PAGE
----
- McDonald D, Price MN, Goodrich J, Nawrocki EP, DeSantis TZ, Probst A, Andersen GL, Knight R, Hugenholtz P: An improved Greengenes taxonomy with explicit ranks for ecological and evolutionary analyses of bacteria and archaea. ISME J. 2012, 6: 610-618. 10.1038/ismej.2011.139.View ArticlePubMedPubMed Central
- Caporaso J, Kuczynski J, Stombaugh J: QIIME allows analysis of high-throughput community sequencing data. Nature. 2010, 7: 335-336.
- DeSantis TZ, Hugenholtz P, Larsen N, Rojas M, Brodie EL, Keller K, Huber T, Dalevi D, Hu P, Andersen GL: Greengenes, a chimera-checked 16S rRNA gene database and workbench compatible with ARB. Appl Environ Microbiol. 2006, 72: 5069-5072. 10.1128/AEM.03006-05.View ArticlePubMedPubMed Central
- Caporaso JG, Bittinger K, Bushman FD, DeSantis TZ, Andersen GL, Knight R: PyNAST: a flexible tool for aligning sequences to a template alignment. Bioinformatics. 2010, 26: 266-267. 10.1093/bioinformatics/btp636.View ArticlePubMedPubMed Central
- Price MN, Dehal PS, Arkin AP: FastTree 2–approximately maximum-likelihood trees for large alignments. PLoS One. 2010, 5: e9490-10.1371/journal.pone.0009490.View ArticlePubMedPubMed Central
- Hamady M, Lozupone C, Knight R: Fast UniFrac: facilitating high-throughput phylogenetic analyses of microbial communities including analysis of pyrosequencing and PhyloChip data. ISME J. 2010, 4: 17-27. 10.1038/ismej.2009.97.View ArticlePubMedPubMed Central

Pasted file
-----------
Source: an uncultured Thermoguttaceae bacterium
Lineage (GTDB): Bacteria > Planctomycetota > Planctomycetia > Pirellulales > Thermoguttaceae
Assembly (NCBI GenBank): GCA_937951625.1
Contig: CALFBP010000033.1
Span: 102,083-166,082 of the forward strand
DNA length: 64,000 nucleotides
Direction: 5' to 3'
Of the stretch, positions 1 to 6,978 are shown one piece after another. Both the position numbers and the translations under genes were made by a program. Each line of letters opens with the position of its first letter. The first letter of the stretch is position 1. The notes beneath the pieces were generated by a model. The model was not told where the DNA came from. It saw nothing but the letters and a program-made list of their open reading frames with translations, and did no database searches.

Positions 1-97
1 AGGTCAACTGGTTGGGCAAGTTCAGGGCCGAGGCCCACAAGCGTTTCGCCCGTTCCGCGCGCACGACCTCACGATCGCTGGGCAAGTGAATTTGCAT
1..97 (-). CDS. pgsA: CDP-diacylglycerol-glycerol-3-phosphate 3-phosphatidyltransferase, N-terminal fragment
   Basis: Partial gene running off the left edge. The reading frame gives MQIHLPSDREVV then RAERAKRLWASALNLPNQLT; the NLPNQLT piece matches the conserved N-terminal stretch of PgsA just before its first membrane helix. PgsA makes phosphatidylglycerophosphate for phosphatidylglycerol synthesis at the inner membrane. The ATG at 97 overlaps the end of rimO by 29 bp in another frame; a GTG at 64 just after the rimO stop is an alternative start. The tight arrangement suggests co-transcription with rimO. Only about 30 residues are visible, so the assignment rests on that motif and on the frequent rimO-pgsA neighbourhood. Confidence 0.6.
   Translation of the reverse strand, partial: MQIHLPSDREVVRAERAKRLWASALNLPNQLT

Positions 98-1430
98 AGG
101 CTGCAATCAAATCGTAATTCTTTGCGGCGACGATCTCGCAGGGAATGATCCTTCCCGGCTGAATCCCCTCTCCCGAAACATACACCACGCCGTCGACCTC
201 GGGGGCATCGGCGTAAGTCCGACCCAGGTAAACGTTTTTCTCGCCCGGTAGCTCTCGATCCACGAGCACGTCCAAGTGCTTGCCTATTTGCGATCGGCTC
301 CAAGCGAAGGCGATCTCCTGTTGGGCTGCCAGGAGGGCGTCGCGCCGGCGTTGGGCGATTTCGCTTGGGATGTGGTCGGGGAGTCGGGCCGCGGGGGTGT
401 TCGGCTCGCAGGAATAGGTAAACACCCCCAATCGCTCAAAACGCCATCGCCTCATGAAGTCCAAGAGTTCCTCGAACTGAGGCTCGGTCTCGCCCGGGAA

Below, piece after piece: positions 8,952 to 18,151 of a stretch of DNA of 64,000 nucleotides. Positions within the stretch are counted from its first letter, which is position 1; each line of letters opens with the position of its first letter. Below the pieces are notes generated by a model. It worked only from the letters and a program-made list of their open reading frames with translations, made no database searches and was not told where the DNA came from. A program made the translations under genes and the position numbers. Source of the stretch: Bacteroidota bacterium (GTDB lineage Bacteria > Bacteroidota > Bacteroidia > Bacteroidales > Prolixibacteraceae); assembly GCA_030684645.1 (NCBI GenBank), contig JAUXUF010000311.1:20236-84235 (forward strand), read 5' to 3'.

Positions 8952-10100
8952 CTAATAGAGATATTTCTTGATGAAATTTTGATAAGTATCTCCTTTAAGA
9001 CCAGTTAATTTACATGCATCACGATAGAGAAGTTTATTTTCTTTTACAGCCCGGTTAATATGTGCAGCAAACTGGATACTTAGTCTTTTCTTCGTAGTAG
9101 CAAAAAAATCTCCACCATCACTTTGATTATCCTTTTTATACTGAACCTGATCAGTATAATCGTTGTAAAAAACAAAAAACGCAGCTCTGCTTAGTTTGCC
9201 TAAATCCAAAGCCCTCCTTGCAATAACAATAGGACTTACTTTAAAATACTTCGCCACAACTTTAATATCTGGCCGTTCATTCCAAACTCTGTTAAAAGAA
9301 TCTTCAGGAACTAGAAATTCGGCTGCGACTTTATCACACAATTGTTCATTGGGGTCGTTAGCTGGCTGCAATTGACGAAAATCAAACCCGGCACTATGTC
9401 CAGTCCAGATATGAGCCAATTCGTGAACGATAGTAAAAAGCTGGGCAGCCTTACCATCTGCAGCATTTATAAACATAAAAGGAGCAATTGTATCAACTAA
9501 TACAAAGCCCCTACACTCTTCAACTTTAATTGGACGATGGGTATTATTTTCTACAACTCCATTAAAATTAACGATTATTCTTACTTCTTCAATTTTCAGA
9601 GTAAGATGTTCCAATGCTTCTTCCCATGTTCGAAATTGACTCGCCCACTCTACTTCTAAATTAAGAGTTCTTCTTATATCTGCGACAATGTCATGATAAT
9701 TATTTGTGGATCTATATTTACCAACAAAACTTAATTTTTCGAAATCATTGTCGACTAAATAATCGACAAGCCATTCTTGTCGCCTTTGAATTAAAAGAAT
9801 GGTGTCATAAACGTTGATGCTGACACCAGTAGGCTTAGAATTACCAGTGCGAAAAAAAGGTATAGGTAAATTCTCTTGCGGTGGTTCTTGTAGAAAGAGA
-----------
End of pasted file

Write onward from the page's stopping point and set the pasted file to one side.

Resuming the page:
- Wang Q, Garrity GM, Tiedje JM, Cole JR: Naive Bayesian classifier for rapid assignment of rRNA sequences into the new bacterial taxonomy. Appl Environ Microbiol. 2007, 73: 5261-5267. 10.1128/AEM.00062-07.View ArticlePubMedPubMed Central
- Peng Y, Leung HCM, Yiu SM, Chin FYL: IDBA-UD: A de novo assembler for single-cell and metagenomic sequencing data with highly uneven depth. Bioinformatics. 2012, 28: 1420-1428. 10.1093/bioinformatics/bts174.View ArticlePubMed
- Zerbino DR, Birney E: Velvet: algorithms for de novo short read assembly using de Bruijn graphs. Genome Res. 2008, 18: 821-829. 10.1101/gr.074492.107.View ArticlePubMedPubMed Central
- Sharon I, Morowitz MJ, Thomas BC, Costello EK, Relman DA, Banfield JF: Time series community genomics analysis reveals rapid shifts in bacterial species, strains, and phage during infant gut colonization. Genome Res. 2013, 23: 111-120. 10.1101/gr.142315.112.View ArticlePubMedPubMed Central
- Ultsch A, Fabian M: ESOM-Maps: tools for clustering, visualization, and classification with Emergent SOM.http://www.cbs.dtu.dk/courses/27618.chemo/ESOM.pdf,
- Hyatt D, Chen G-L, Locascio PF, Land ML, Larimer FW, Hauser LJ: Prodigal: prokaryotic gene recognition and translation initiation site identification. BMC Bioinformatics. 2010, 11: 119-10.1186/1471-2105-11-119.View ArticlePubMedPubMed Central
- Sorek R, Zhu Y, Creevey CJ, Francino MP, Bork P, Rubin EM: Genome-wide experimental determination of barriers to horizontal gene transfer. Science. 2007, 318: 1449-1452. 10.1126/science.1147112.View ArticlePubMed
- Wu M, Eisen JA: A simple, fast, and accurate method of phylogenomic inference. Genome Biol. 2008, 9: R151-10.1186/gb-2008-9-10-r151.View ArticlePubMedPubMed Central